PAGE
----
Increasing Access to Justice, Modernization, Cost-Savings, and Reforms
Four years ago when I assumed office, I was then and remain determined today and for the next four years to continue to transform the Clerk of Courts office to work better for you. That is what Good Government is all about, and that alone guides every decision I make as your Clerk of Courts, from increasing access to justice, from driving office modernization and cost-savings to enacting social and criminal justice reforms.
You may never need to use my office – no one wants or expects to be accused of a crime or a victim of a crime. But things happen, people drive impaired, teens make poor decisions, people want to appeal speeding tickets, or you may need to bail a family member out of jail. As the office responsible for ensuring that all the criminal paperwork is filed correctly, rest assured that I put you first as I consistently seek opportunities to make improvements that save you and your lawyers time and money.
My Impact So Far
Under my leadership as the incumbent Clerk of Courts, these are just some of the improvements made:
- Access: I successfully implemented e-filing. Lawyers can now file any time, from anywhere, and can also now access all documents online. Previously every action required a trip to my office.
- Modernization: Rather than mail 12,000 checks and thousands of documents annually, we now scan paper and send payments electronically. We use less paper, ink, envelopes, checks, and stamps.
- Cost-Savings: Access and efficiencies have saved you, the taxpayer, over $160,000 annually.
- Reforms: We now expunge the juvenile records of qualifying low-level offenders who turn 18 but have not initiated the paperwork themselves. No longer will a small mistake hold them back.
Why The Clerk of Courts Matters
Everyone is impacted by the office, either directly as a user or indirectly as a taxpayer. The Clerks of Courts plays an important role in assuring that everyone gets their day in court, a fundamental right. With 29 people, every year we handle 6,000 new cases with collections of fees and fines of $6 million, restitution of $1 million, bail of $30 million, we staff 21,000 court hearings, we expunge over 1,000 records and we store physical evidence including guns, drugs, and money. To see more, please visit the recently updated and improved official Clerk of Courts homepage.
The Future Is Bright
While I have made great strides over the past four years, there is more to do! With your help, I am ready to build on the progress I have made. Please vote to reelect me!
Learn more about Yolanda (who was first elected Clerk of Courts in 2017) here. What does the Clerk of Courts do?
The County Clerk of Courts manages paperwork for criminal court filings and records in the Chester County Court of Common Pleas, handling 6,000 cases each year. The office also staffs all criminal, juvenile and dependency hearings for the Chester County Court of Common Pleas. It assesses fines, costs and restitution and collects fees in conjunction with the Chester County Adult Probation and Parole Department. It collects bail money and returns it upon completion of court action; and it maintains records and dockets for a variety of matters including constables and private detectives.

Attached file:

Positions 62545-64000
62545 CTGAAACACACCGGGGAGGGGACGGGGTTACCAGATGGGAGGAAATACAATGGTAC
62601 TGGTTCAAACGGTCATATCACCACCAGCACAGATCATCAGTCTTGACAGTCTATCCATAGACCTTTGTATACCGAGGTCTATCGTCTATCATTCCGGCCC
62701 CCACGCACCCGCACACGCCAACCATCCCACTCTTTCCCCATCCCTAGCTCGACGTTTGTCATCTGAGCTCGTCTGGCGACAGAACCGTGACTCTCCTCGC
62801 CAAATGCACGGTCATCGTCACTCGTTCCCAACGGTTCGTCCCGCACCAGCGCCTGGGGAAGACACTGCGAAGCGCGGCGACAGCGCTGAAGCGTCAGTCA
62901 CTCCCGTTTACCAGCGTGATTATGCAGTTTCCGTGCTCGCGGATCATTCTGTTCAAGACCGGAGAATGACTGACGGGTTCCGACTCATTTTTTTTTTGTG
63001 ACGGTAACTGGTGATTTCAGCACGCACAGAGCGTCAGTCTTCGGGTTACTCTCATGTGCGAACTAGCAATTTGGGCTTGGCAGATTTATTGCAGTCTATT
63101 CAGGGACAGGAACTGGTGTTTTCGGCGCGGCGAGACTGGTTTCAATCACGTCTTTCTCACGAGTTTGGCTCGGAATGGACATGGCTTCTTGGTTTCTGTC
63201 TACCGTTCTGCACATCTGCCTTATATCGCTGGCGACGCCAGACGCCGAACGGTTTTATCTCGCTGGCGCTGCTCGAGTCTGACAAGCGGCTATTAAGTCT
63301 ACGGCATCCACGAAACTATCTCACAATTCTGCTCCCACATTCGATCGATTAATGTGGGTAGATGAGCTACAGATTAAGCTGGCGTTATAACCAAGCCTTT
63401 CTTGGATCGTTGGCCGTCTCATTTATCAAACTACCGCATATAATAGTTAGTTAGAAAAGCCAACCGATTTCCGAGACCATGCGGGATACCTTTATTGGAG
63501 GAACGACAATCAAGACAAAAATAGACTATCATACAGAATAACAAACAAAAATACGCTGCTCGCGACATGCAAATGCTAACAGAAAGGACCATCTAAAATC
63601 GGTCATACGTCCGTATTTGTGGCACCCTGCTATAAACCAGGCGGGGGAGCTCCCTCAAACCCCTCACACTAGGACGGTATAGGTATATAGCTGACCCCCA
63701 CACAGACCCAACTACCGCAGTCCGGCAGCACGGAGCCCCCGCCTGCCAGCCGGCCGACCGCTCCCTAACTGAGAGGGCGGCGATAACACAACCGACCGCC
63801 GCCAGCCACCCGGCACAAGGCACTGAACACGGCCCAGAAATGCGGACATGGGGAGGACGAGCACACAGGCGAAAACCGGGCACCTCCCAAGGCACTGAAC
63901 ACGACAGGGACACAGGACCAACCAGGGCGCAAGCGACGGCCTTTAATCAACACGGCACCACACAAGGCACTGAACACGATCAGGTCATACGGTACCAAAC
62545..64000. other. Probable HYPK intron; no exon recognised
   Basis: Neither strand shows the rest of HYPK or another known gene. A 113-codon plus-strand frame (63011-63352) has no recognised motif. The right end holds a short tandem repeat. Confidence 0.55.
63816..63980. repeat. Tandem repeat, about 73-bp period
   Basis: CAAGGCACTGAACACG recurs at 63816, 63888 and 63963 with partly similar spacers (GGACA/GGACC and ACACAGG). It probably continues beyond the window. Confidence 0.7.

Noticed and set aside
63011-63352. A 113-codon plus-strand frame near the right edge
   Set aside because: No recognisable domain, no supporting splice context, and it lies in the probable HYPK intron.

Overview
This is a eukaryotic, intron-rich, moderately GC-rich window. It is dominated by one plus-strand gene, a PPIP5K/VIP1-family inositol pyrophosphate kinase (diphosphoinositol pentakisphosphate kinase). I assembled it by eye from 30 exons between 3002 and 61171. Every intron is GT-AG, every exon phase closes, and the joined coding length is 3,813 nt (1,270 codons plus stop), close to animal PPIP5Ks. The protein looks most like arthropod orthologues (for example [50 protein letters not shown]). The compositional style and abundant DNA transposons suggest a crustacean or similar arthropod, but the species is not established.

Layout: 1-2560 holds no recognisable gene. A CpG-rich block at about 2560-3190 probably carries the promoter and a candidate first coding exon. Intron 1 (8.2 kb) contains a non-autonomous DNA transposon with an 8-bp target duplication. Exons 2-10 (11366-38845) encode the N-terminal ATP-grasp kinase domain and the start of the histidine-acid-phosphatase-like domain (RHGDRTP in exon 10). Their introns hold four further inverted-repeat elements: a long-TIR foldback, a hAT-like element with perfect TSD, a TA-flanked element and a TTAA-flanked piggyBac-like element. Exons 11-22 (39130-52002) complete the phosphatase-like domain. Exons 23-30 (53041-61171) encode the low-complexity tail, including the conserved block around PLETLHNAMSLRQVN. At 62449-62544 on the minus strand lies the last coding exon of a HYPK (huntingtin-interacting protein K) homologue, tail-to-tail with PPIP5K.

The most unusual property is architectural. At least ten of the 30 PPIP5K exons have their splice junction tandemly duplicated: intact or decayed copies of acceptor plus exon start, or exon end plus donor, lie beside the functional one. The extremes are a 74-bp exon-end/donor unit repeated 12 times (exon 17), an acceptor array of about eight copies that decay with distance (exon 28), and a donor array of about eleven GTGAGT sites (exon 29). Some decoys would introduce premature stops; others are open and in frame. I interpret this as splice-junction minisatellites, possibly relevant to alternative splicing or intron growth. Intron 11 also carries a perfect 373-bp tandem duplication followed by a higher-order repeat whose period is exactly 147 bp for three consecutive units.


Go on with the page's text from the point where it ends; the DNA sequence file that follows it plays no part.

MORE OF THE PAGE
If you’d like more details about how Yolanda’s work has saved taxpayers $160,000+ annually and streamlined services to make the administration of justice more efficient and accurate, read on.
- Implemented e-filing and electronic records management. Savings: $100K+ in cloud storage. Also provides attorneys electronic access to documents on their cases and eliminates the need to drive or walk to our office to file every single piece of paper.
- Automated appeals submissions to Superior Court. Savings: $5K postage.
- Scanned expungement paperwork rather than mail to 9 of 11 agencies. Savings: $10K.
- Scanned paperwork to internal partners rather than printing to send interoffice.
- Scanned files as PDFAs and shredded them, finally creating much needed space for new files.
- Updated bank accounts. Earnings: $11K.
- Streamlined banking by eliminating the issuance of over 8,000 checks annually. Savings: $5K.
- Questioned deposits revealing previously unrecognized revenue: Over $26K annually.
- Eliminated expensive outdated warranties. Savings: $4K.
- Uncovered potential revenue from bail forfeitures from surety companies when defendants fail to appear. This process had not been followed since 2015.
- Documented detailed financial, budget, and operating processes to ensure understanding and accuracy (sources of revenue, flow of funds in 6 bank accounts, bail forfeiture process, etc.).
- Updated our website to make it more useful to the public.
- Provided resource information (Legal Aid, etc.) to the public.
- Allowed credit card payments (convenience fees paid by customers, not County).
- Initiated process to accept bail 24/7 rather than only during business hours so people spend the least amount of time possible in jail
- Expunged juvenile records when low-level offenders who qualify turn 18 if they have neglected to initiate the paperwork themselves.
- Paid crime victims by debit card instead of check to provide them with instant funds.
- Facilitated Violence Interruption Court w/ Yale School of Medicine, first national pilot program.
- Mentored CCIU students with disabilities through internships.
- Provided internships to college students earning criminal justice degrees.
- Vetted detectives’ license applications properly to ensure public safety.
- Helped a nonprofit aid indigent people obtain pardons by providing necessary files at no cost.